There are many questions being asked in this exhibition.

Why are all these sitters presented in the same formulaic manner? Appearances are deceptive and to countenance for it, Casha creates a structured procedure that makes one feel these persons are being equated. Not in the Orwellian sense where people are language controlled but in what the philosopher Jean Paul Sartre says in his existentialist essay Being and Nothingness, ‘All human activities are equivalent … and … all are on principle doomed to failure’.  

Why is Casha showing us the dictionary’s definition of the word ‘portraiture’? Is he implying or connoting Plato’s concept of Forms, showing us that the idea is superior to the material world of constant flux? Reminiscent of Joseph Kosuth, Casha is highlighting the relation between language, image and referent thus inserting this exhibition in the terrain of conceptual art.

Marcel Proust wrote in his most prominent work In Search of Lost Time, ‘Habit is a second nature it keeps us in ignorance of the first, and is free of its cruelties and enchantments.’ Casha is surely not showing what we are habitually used to seeing in Maltese photography.


Anthony Catania

The Likeness Project – Outcomes


My photography exhibition, The Likeness Project, has now closed for viewing. Still, I would like the idea’s provocation and the debate to carry on.

general view of the exhibition set up at St James Cavalier, Centre for Creativity

General view of the exhibition set up at St James Cavalier, Centre for Creativity

In fact, from the amount of comments and interest the work has generated, I have decided to soon post all comments on this blog. This will serve to evaluate the outcomes and reflection that came out from this concept.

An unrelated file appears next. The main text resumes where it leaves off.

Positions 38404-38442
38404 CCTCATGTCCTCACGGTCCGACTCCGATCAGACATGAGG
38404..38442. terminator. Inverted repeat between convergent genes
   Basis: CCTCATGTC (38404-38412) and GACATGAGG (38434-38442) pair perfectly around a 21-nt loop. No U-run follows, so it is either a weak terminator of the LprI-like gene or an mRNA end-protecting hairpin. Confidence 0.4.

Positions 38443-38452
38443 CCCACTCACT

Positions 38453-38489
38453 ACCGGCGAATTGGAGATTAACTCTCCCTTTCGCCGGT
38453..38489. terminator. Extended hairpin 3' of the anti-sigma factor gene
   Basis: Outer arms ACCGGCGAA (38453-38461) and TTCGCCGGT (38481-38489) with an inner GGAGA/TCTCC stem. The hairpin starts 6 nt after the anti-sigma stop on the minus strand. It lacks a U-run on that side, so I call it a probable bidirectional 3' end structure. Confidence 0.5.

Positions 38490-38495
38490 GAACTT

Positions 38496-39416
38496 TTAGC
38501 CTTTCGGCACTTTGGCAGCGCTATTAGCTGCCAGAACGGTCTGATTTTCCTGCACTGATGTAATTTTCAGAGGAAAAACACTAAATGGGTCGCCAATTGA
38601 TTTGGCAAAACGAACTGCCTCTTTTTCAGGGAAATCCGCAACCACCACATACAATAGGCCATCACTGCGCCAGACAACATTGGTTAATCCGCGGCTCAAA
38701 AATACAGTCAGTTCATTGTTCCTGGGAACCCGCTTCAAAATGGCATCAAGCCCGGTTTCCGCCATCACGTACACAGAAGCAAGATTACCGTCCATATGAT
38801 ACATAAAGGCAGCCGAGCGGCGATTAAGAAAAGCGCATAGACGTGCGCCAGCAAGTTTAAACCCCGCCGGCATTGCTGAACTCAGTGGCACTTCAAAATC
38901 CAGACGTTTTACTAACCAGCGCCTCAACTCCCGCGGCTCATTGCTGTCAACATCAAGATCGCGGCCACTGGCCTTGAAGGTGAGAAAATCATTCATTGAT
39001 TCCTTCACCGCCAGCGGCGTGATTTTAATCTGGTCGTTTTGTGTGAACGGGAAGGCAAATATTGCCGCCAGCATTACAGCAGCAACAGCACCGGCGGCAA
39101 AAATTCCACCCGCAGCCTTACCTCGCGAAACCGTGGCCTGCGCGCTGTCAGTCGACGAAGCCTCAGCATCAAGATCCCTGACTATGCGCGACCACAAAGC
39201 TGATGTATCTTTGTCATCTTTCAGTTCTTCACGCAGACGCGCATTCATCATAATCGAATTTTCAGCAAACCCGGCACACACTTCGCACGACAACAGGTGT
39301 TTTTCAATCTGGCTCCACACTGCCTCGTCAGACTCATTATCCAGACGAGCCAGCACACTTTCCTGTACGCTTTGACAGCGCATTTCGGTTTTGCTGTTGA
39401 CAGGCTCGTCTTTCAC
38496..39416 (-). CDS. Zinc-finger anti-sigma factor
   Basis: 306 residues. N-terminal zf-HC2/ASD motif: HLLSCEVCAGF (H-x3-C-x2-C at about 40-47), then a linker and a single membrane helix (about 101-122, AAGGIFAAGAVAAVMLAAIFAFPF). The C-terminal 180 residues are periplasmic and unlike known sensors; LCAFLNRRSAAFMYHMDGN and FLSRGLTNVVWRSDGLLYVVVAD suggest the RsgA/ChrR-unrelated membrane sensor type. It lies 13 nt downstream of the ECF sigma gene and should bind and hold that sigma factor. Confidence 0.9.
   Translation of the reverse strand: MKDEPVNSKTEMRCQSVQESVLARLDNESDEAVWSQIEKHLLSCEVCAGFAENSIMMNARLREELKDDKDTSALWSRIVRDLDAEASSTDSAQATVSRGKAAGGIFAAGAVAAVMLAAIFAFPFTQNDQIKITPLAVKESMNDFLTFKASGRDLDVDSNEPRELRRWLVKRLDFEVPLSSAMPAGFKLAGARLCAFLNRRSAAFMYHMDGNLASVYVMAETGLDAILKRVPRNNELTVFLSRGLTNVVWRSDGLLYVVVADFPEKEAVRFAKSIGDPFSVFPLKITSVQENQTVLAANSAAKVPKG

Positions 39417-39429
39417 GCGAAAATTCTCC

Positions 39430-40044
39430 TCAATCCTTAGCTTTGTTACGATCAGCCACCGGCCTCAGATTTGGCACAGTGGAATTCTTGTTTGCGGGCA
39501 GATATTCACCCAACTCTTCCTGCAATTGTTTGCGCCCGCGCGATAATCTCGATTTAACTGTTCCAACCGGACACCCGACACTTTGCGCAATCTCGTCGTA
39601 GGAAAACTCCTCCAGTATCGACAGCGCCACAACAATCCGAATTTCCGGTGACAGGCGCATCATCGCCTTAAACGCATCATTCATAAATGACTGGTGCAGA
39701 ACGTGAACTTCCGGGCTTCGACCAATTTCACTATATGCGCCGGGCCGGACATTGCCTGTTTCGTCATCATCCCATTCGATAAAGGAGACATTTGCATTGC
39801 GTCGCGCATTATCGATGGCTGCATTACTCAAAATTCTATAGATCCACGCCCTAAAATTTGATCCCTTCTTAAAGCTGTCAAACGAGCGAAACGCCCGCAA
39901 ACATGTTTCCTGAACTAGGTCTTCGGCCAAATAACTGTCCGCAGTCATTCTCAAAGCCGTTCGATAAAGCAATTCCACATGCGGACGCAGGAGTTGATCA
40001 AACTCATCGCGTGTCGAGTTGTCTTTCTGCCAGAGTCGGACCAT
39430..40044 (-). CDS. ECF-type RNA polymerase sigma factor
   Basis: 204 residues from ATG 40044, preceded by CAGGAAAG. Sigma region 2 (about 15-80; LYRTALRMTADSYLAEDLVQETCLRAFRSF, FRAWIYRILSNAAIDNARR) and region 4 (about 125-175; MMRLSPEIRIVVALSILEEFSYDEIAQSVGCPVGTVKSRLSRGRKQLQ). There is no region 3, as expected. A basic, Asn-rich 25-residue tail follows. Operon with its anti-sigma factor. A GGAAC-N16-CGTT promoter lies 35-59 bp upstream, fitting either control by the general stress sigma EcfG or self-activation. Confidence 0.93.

I would like to take the opportunity to thank all those who visited the exhibition and took time to write down their views. A big thanks also goes to the persons who kindly co-operated and accepted to be photographed for the project.

I have now posted below a few of the exhibits for those who for some reason or other did not manage to view it.

It is also with pleasure that I can announce I will now be exhibiting this project at the London Hilton in January 2013.

The debate goes on….








View also Vanadium Avenue blog –


The Likeness Project

Artist’s Statement – The Likeness Project

It is not easy for a person to live and breathe photography and to keep challenging and stimulating himself with his work. It is a hunger which needs to be satiated every day.

It is also a shocking awakening when an artist sometimes gets that sinking feeling that he has done it all wrong and his path has, perhaps, taken him nowhere he would currently like to be.

Making a living from professional photography has never been easy, particularly now, in this extremely competitive and saturated digital world. For me it has always been trying to find a balance between my commercial and my artistic work. My commercial stimulus has always been that paid work would subsidize my personal projects. I have always had to work hard to get results.

Recently I have been asking myself where I want to go from here. A career of over thirty years is not easy to handle and it seems to get harder to map out one’s journey.